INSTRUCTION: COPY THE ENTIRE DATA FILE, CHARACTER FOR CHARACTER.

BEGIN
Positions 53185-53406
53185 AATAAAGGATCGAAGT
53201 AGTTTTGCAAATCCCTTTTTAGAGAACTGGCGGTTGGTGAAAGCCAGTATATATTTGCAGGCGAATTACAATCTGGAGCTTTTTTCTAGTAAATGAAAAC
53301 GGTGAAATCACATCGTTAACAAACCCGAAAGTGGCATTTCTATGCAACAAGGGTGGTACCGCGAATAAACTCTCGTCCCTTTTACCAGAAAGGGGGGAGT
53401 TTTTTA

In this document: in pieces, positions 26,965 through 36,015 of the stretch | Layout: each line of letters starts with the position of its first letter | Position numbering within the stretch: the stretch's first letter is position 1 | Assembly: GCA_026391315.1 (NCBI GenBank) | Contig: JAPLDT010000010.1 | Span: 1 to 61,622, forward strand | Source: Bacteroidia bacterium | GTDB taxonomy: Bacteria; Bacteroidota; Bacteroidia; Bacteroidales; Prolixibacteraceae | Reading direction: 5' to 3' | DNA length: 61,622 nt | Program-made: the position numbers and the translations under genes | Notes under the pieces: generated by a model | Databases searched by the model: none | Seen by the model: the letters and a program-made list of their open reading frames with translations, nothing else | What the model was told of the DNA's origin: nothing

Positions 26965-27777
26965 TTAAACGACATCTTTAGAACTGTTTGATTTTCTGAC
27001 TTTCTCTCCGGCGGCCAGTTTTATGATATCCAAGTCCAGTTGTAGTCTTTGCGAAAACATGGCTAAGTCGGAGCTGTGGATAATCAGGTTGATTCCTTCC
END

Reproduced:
Positions 53185-53406
53185 AATAAAGGATCGAAGT
53201 AGTTTTGCAAATCCCTTTTTAGAGAACTGGCGGTTGGTGAAAGCCAGTATATATTTGCAGGCGAATTACAATCTGGAGCTTTTTTCTAGTAAATGAAAAC
53301 GGTGAAATCACATCGTTAACAAACCCGAAAGTGGCATTTCTATGCAACAAGGGTGGTACCGCGAATAAACTCTCGTCCCTTTTACCAGAAAGGGGGGAGT
53401 TTTTTA

In this document: in pieces, positions 26,965 through 36,015 of the stretch | Layout: each line of letters starts with the position of its first letter | Position numbering within the stretch: the stretch's first letter is position 1 | Assembly: GCA_026391315.1 (NCBI GenBank) | Contig: JAPLDT010000010.1 | Span: 1 to 61,622, forward strand | Source: Bacteroidia bacterium | GTDB taxonomy: Bacteria; Bacteroidota; Bacteroidia; Bacteroidales; Prolixibacteraceae | Reading direction: 5' to 3' | DNA length: 61,622 nt | Program-made: the position numbers and the translations under genes | Notes under the pieces: generated by a model | Databases searched by the model: none | Seen by the model: the letters and a program-made list of their open reading frames with translations, nothing else | What the model was told of the DNA's origin: nothing

Positions 26965-27777
26965 TTAAACGACATCTTTAGAACTGTTTGATTTTCTGAC
27001 TTTCTCTCCGGCGGCCAGTTTTATGATATCCAAGTCCAGTTGTAGTCTTTGCGAAAACATGGCTAAGTCGGAGCTGTGGATAATCAGGTTGATTCCTTCC